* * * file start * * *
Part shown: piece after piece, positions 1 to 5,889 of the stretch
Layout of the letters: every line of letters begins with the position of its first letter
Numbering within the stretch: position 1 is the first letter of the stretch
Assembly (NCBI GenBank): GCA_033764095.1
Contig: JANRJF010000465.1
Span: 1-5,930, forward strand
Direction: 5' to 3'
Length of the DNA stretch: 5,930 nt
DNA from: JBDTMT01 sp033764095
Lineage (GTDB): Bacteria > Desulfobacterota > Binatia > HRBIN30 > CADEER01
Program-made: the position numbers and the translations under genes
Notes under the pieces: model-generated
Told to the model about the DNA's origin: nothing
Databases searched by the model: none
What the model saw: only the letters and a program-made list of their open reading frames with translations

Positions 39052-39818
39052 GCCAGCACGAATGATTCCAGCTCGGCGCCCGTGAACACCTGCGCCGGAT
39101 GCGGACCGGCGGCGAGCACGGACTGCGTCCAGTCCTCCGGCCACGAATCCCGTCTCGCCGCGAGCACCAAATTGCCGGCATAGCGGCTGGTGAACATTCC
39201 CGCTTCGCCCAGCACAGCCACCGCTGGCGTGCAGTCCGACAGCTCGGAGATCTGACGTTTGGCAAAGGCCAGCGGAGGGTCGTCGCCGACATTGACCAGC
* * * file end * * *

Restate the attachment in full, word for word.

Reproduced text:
Part shown: piece after piece, positions 1 to 5,889 of the stretch
Layout of the letters: every line of letters begins with the position of its first letter
Numbering within the stretch: position 1 is the first letter of the stretch
Assembly (NCBI GenBank): GCA_033764095.1
Contig: JANRJF010000465.1
Span: 1-5,930, forward strand
Direction: 5' to 3'
Length of the DNA stretch: 5,930 nt
DNA from: JBDTMT01 sp033764095
Lineage (GTDB): Bacteria > Desulfobacterota > Binatia > HRBIN30 > CADEER01
Program-made: the position numbers and the translations under genes
Notes under the pieces: model-generated
Told to the model about the DNA's origin: nothing
Databases searched by the model: none
What the model saw: only the letters and a program-made list of their open reading frames with translations

Positions 39052-39818
39052 GCCAGCACGAATGATTCCAGCTCGGCGCCCGTGAACACCTGCGCCGGAT
39101 GCGGACCGGCGGCGAGCACGGACTGCGTCCAGTCCTCCGGCCACGAATCCCGTCTCGCCGCGAGCACCAAATTGCCGGCATAGCGGCTGGTGAACATTCC
39201 CGCTTCGCCCAGCACAGCCACCGCTGGCGTGCAGTCCGACAGCTCGGAGATCTGACGTTTGGCAAAGGCCAGCGGAGGGTCGTCGCCGACATTGACCAGC